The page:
Vienna, September 1.
“Tony Abbott's bizarre proclamation that Australia is leading the world on a per capita basis in welcoming refugees is a lie,” says Sue Bolton, Socialist Alliance Councillor.
“As Paul Power from the Refugee Council of Australia has explained, the truth is that the Abbott government immediately cut Australia's total refugee intake by 30%, after its election in 2013. Abbott's meagre proposals to increase the intake in the years 2016-2018 won't return Australia to the 2013 intake level.
“In contrast to Abbott's claim that Australia ranks highly for refugee intake on a per capita basis, Australia actually ranks 28th in the world in 2014 on a per capita basis and 46th relative to total GDP, based on its 2014 intake.”
Bolton says that Abbott and his ministers are repeating this lie to avoid their responsibilities in the midst of a worldwide humanitarian crisis for which their policies are partly to blame.
“The Australian government are proposing to send fighter jets to bomb Syria – this will only exacerbate the situation for the hundreds of thousands of Syrians and Kurds who are fleeing this war.”
“Our air force has been bombing targets in Iraq – at the cost of thousands of civilian lives, and we have been engaged in wars of occupation alongside the United States in Iraq and Afghanistan. These are the regions that the majority of refugees are fleeing from to safety – yet the government are shirking their responsibility to protect these people and relying on a lie to do so.”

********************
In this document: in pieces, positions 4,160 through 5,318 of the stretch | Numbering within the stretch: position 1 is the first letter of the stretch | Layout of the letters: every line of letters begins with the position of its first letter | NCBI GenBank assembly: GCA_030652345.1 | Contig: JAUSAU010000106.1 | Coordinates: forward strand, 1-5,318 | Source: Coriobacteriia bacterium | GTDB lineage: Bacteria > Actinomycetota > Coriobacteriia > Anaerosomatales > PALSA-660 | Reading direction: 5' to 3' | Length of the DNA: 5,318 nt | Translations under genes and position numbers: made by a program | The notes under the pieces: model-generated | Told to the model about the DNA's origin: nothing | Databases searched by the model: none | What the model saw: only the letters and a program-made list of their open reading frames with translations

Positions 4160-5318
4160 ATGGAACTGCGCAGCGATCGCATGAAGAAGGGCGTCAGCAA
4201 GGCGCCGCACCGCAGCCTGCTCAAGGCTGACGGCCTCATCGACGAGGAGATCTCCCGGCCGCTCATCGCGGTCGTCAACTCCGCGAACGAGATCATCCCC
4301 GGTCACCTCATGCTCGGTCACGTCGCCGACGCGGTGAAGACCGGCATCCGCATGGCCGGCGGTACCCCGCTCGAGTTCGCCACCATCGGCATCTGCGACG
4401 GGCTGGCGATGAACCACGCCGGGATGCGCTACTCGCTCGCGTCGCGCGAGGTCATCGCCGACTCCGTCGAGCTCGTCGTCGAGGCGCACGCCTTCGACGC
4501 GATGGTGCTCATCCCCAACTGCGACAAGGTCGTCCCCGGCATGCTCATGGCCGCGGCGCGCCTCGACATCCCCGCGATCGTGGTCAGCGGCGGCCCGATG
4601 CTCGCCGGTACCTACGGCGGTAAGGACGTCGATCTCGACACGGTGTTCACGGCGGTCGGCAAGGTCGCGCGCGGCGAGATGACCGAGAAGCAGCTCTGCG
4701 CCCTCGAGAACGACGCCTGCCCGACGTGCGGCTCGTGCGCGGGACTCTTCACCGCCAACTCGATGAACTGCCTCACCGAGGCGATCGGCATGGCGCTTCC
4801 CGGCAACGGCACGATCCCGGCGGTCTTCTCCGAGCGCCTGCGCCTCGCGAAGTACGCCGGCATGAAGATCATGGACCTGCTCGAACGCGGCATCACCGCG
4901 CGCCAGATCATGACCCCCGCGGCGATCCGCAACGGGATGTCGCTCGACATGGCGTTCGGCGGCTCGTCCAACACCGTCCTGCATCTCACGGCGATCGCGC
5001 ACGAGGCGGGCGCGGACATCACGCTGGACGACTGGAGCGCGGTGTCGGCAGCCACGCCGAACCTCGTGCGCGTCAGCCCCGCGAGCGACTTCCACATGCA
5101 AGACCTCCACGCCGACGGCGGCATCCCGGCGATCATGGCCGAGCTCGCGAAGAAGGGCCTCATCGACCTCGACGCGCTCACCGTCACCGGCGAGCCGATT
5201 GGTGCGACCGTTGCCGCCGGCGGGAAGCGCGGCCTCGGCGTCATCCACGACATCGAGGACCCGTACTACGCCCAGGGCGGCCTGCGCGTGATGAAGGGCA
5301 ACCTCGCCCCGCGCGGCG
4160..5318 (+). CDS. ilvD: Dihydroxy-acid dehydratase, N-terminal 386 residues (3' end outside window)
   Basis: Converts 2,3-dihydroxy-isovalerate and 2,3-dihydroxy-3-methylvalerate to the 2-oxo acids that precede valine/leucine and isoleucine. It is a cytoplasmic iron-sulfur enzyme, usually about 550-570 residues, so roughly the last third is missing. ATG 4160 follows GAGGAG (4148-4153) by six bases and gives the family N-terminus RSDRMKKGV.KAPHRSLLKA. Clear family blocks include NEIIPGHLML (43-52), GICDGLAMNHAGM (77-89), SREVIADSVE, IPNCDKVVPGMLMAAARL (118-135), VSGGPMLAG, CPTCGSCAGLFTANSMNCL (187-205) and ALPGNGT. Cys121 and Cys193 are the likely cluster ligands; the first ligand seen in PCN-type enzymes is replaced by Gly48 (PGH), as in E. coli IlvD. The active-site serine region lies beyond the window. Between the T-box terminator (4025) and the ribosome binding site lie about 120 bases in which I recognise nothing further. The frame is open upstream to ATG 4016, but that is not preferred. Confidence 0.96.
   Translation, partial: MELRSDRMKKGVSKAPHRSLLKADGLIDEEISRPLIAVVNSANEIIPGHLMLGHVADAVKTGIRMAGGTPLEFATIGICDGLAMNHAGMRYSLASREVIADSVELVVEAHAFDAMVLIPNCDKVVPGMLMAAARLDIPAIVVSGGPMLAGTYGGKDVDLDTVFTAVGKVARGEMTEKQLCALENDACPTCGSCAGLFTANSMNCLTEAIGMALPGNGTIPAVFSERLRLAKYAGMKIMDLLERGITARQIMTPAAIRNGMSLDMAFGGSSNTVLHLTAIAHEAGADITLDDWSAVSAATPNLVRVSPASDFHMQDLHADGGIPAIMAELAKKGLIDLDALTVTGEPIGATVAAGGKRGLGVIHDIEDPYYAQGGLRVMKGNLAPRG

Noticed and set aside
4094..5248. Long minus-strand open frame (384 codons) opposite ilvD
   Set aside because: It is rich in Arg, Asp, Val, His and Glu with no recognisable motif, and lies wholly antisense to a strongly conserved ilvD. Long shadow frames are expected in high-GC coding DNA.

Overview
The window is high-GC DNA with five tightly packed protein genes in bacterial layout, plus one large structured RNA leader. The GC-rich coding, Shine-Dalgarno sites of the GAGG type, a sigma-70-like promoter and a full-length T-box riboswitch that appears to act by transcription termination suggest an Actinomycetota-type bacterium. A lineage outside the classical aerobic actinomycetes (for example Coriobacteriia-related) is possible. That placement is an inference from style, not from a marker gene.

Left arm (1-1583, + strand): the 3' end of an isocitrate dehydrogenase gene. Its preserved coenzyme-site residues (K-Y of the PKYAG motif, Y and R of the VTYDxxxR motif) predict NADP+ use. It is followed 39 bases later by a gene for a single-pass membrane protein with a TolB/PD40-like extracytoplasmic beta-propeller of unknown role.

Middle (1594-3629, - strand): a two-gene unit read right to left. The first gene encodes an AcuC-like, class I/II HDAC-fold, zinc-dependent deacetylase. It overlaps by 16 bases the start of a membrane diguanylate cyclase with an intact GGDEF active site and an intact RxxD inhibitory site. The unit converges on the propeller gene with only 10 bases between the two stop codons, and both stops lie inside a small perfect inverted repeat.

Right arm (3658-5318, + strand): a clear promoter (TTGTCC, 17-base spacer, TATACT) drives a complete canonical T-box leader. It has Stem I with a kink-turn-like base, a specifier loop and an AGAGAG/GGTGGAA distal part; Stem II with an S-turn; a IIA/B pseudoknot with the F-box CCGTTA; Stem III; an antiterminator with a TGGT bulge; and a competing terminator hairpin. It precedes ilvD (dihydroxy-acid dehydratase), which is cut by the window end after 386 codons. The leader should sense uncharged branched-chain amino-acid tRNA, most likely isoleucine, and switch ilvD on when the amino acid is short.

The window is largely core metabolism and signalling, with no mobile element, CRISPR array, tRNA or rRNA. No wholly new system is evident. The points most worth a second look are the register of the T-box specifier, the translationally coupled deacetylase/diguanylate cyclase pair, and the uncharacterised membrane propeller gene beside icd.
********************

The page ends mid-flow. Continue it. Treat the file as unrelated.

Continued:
On the question of what can be done to address the crisis, Bolton pulls no punches. “Abbott's proposal that any increase in Syrian refugee intake to cope with this disaster must come from our current refugee intake is inhumane and unjust,” Bolton added.
“But the ALP's proposal for a 10,000 emergency intake is grossly inadequate. While the Greens' proposal of a 20,000 emergency intake is well-meaning, it too is completely inadequate to meet the scale of this crisis.”
Bolton says that the answer is for Australia to immediately offer help to alleviate the suffering of people fleeing conflict. “Australia is a wealthy country and we can do more. In the aftermath of the Second World War, over 170,000 displaced persons came to live in Australia. Over 80,000 Vietnamese people made Australia their home in the decade following the Vietnam War. Australia has opened its doors over many decades to refugees fleeing repression and war, including from South America and China. Clearly we can do much more to help.”
“Rather than wasting billions locking up defenceless, innocent people in offshore prisons, we should close the camps on Nauru, Manus and all other refugee detention centres, lift the cap on our refugee intake immediately and organise mass airlifts of Syrian, Kurdish and other refugees to bring them to safety in Australia. These refugees can be housed in the community, and provided with the protection and support they need.”